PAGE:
There's also an attempt to give non-JPEG images a suitable thumbnail file as prescribed by DCIM; I can confirm that this works on my Canon DSLR, but I can't remember whether I tested it on a Fuji. If I did, it would be on a F30 or F60 compact.

FWIW, my card-reading script (not shown) deletes each image from the card filesystem when it has been correctly written to my archive directory (and marked readonly). I have a --keep option to override that, which is useful when testing changes to the script. I never re-format the cards.

The code

use strict;
use Getopt::Long;

# Usage: write-image.pl file... dest
# dest is a dcf root directory - i.e. it contains a dcim subdir.

my $verbose = '';
my $rotate = '';
my $clear = '';

GetOptions ("clear!" => \$clear,
            "rotate!" => \$rotate,
            "verbose!" => \$verbose);

my $basedir = "/media/card";
if (@ARGV < 2) {
    die "not enough arguments\n";

my $dest = pop;
$dest = "$basedir/$dest" unless $dest =~ /^\//;

my $mounted = -d "$dest/dcim";
unless ($mounted) {
    print "mount $dest\n" if $verbose;
    system("mount", "$dest") == 0 or die;

if ($clear && -d "$dest/dcim") {

# scan image directories
my $dirno = 99;
my $destdir;
foreach (<$dest/dcim/*>) {
    $dirno = $1 if /\/([1-9][0-9][0-9])/;;
    $destdir = $_ if /\/([1-9][0-9][0-9])linux$/;

unless ($destdir) {
    die if ++$dirno > 999;
    $destdir = "$dest/dcim/${dirno}linux";
    print "Adding new directory $destdir\n" if $verbose;
    -d "$dest/dcim" or mkdir"$dest/dcim" or die;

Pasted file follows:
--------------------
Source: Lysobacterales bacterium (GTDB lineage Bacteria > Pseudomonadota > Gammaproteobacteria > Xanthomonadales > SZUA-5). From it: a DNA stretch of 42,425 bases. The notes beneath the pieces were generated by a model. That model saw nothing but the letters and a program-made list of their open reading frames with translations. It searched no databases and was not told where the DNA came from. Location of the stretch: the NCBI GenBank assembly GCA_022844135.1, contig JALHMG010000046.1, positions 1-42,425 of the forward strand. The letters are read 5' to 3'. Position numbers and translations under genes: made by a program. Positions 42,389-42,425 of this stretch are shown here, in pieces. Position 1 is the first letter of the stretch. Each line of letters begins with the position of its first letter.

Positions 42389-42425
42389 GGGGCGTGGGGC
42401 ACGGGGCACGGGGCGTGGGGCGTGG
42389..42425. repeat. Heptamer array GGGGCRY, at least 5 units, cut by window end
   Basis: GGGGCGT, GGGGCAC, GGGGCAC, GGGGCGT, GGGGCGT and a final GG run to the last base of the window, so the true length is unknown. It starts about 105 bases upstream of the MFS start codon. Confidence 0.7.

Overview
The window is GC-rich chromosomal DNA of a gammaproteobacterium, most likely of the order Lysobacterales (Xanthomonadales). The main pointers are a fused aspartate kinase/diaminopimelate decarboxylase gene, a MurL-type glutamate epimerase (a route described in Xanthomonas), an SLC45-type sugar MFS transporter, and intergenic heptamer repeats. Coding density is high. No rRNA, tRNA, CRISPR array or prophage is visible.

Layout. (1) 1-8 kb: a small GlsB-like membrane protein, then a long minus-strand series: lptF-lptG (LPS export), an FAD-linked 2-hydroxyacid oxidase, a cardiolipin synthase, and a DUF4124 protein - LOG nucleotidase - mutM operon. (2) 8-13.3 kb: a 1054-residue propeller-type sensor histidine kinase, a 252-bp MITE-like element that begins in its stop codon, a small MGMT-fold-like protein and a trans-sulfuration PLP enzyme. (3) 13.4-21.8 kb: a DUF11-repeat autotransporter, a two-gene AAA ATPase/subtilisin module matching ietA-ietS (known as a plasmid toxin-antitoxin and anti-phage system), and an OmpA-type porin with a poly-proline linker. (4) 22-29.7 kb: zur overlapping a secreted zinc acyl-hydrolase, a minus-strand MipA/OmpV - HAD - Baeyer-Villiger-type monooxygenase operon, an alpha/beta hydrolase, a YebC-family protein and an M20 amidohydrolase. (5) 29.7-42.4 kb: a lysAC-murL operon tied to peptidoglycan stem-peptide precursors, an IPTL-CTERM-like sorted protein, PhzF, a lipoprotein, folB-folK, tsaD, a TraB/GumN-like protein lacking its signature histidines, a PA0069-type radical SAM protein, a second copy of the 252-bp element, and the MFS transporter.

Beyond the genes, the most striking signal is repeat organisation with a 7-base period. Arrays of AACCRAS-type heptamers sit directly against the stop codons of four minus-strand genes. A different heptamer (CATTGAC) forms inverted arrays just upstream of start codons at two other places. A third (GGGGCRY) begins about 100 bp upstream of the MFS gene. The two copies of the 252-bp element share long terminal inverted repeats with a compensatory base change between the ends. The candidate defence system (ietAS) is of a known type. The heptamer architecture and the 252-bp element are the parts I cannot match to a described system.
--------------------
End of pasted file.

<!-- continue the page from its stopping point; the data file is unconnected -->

mkdir $destdir or die;

# scan files
my $fileno = 0;
foreach (<$destdir/????[0-9][0-9][0-9][0-9].*>) {
    $fileno = $1 if $1 > $fileno;

sub clear(@) {
    my $f;
    foreach $f (@_) {
         if (-d $f) {
             #print STDERR "rmdir  $f\n";
             rmdir $f;
         } else {
             #print STDERR "unlink $f\n";
             unlink $f;

#do it
foreach (@ARGV) {
    if (++$fileno > 9999) {
        die if ++$dirno > 999;
        $fileno = 1;
        $destdir = "$dest/dcim/${dirno}linux";
        mkdir $destdir or die;
    my $destfile = sprintf "$destdir/img_%04d", $fileno;
    my $suffix = "";
    if (/\.[^.]+\Z/) {
        $suffix = $&;
    #print "$_ -> $destfile$suffix\n" if $verbose;
    print "$_: " if $verbose;   # no newline!
    if ("$suffix" eq ".jpg") {
        if ($rotate) {
            system("( jpegtran -rot 90 -perfect $_ || djpeg $_ | pnmflip -cw | cjpeg -quality 95 -dct float -sample 1x1 ) > $destfile.jpg && exiftran -g -i $destfile.jpg") == 0 || die;
        } else {
            system("exiftran", "-g", "-o", "$destfile.jpg", "$_") == 0 || die;
            print sprintf(" -> img_%04d$suffix\n", $fileno) if $verbose;
    } else {
        system("/bin/cp $_ $destfile$suffix") == 0 || die "$!\n";
        system("anytopnm $_ 2>&- | pnmscale -xysize 160 120 | pnmpad -width 160 -height 120 | pnmtojpeg >$destfile.thm") ==0 || die "$!\n";
        print "\n" if $verbose;

unless ($mounted) {
    print "umount $dest\n" if $verbose;
    system("umount", "$dest") == 0 or die;

Again, I apologise for the length. But it should now be clear where to write the image in the card's filesystem: in particular, according to the DCIM standard, it must be in DCIM/nnnAAAAA/AAAAnnnn.ext, where n is numeric, A is any character¹, and ext is JPG or THM depending on whether it's the object itself or a separate thumbnail. If the name doesn't fit this pattern, the camera will likely ignore it.